Brazilian oil production achieved a record high in May, boosting supply available for export to China, which has emerged as an important outlet for Brazilian crude.
Brazilian oil output rose to 2.73mn b/d in May, after hovering around 2.6mn b/d since December 2017, data from Brazil’s oil regulator ANP show. The increase was made possible by new well connections at the Buzios and Lula pre-salt fields, which will support even larger output growth in the second half of this year, Brazil’s state-controlled Petrobras says. The firm expects Brazilian production to grow by 13pc this year, from 2.01mn b/d in 2018.
This rising output continues to find a key export market in China, where record volumes of Lula have traded on the country’s spot market for delivery next month. Lula is a medium sweet crude, rich in middle distillates and offering a high diesel yield. And diesel margins are strong in China, boosting the country’s appetite for medium sweet crude.
More and more of Brazil’s production — particularly Lula — is heading to China’s Shandong province, where refineries are configured to produce higher proportions of diesel. Argus’ delivered ex-ship (des) Shandong assessments provide the only transparent market price for Lula. China takes two-thirds of Brazil’s crude exports — or 850,000 b/d in January-May — and some 420,000 b/d of Lula and Petrobras’ lookalike Buzios grade has traded for delivery to Shandong in August. Shandong’s previous record Lula intake was 390,000 b/d in March. Another 200,000 b/d has already traded for delivery in September.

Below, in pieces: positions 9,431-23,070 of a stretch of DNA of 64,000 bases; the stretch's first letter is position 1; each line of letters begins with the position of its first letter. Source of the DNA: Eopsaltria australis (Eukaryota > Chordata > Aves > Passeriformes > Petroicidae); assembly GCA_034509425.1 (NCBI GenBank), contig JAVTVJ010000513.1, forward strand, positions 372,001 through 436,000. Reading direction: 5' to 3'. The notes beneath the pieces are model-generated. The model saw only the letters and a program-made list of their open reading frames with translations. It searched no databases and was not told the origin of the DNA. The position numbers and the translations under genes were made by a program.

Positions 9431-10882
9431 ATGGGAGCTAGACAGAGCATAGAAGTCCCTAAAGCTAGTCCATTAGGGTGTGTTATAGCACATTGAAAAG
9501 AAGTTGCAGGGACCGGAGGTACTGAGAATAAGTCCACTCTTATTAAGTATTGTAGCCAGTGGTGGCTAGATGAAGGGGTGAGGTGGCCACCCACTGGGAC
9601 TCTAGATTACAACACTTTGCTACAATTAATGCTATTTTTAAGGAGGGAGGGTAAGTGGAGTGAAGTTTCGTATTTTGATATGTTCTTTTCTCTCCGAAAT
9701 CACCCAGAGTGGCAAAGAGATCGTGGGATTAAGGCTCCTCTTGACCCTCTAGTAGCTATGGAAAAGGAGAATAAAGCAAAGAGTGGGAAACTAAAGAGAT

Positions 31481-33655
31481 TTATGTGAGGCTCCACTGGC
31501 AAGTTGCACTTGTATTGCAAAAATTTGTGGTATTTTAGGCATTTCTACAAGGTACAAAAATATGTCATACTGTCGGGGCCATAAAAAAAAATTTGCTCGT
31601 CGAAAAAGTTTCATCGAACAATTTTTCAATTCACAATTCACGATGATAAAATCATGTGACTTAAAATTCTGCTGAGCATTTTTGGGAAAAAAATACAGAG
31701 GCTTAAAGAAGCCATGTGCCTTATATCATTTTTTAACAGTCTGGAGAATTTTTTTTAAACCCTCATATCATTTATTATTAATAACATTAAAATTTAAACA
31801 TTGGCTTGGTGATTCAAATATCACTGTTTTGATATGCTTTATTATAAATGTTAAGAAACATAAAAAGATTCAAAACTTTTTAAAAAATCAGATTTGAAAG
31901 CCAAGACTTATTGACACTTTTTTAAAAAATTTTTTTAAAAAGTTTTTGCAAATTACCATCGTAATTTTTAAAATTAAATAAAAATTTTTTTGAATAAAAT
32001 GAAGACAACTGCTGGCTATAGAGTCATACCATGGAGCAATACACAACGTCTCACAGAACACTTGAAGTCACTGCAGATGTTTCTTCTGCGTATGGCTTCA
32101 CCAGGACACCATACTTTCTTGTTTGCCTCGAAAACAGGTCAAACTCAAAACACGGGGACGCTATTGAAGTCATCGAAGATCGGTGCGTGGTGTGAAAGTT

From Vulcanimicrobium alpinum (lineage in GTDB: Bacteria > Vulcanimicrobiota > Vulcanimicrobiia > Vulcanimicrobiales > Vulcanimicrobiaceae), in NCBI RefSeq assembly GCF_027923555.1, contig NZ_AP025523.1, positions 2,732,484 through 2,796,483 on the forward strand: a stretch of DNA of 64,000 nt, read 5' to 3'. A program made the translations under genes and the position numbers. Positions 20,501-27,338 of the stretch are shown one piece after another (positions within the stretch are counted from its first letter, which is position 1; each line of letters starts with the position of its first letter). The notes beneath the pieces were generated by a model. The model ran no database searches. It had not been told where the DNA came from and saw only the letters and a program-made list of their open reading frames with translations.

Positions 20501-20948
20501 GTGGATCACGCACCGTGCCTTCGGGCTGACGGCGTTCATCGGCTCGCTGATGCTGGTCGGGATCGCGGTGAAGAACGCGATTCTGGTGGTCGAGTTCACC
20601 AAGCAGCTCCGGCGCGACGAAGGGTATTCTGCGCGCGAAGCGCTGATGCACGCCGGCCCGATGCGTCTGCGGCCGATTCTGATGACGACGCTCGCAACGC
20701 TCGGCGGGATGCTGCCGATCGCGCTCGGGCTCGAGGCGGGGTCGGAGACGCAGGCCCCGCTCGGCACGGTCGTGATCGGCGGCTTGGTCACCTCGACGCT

Lula premiums to Ice November Brent have fallen to $3.40/bl for August-delivery cargoes, from $4.55/bl for July receipts, as most Lula cargoes have now sold, prompting Shandong refiners to look for alternative grades such as Russian ESPO Blend.
The Petrobras-operated Lula field remained Brazil’s biggest producer in May producing around 910,000 b/d, up by 4pc from April. Lula, in Brazil’s offshore Santos basin, now accounts for a third of oil produced in Brazil. Crude production from the pre-salt offshore fields accounts for almost 61pc of Brazil’s total production, a figure that is expected to grow as upstream investment shifts from the country’s ageing post-salt fields in favor of big pre-salt reservoirs.